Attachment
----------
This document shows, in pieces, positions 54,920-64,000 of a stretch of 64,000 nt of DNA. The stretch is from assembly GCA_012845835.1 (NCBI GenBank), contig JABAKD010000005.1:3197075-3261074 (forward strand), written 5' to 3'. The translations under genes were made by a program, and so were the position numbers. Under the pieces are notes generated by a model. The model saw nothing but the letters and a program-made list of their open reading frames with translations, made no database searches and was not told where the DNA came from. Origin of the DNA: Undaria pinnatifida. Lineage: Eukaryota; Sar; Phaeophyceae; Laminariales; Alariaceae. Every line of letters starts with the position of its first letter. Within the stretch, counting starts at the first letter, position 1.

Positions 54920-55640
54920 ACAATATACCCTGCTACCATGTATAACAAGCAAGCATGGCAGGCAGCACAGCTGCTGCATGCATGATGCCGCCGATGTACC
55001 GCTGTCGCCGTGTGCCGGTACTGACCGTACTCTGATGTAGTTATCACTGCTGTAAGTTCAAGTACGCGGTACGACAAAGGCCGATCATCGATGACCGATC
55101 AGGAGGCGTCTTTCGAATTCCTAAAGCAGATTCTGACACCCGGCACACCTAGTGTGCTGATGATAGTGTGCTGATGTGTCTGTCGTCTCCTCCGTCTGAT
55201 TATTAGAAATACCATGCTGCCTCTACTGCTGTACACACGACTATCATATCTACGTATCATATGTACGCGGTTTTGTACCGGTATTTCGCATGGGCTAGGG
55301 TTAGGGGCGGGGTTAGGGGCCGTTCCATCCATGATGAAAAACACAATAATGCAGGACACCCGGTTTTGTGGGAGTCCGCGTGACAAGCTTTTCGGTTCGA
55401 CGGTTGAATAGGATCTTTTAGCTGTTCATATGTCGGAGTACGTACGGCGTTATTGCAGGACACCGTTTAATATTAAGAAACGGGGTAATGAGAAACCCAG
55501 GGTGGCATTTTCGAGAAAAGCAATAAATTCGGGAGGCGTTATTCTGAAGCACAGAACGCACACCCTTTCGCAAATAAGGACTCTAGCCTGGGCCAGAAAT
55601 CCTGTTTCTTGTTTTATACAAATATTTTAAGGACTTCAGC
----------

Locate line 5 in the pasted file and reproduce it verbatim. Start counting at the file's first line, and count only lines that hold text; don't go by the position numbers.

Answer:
55101 AGGAGGCGTCTTTCGAATTCCTAAAGCAGATTCTGACACCCGGCACACCTAGTGTGCTGATGATAGTGTGCTGATGTGTCTGTCGTCTCCTCCGTCTGAT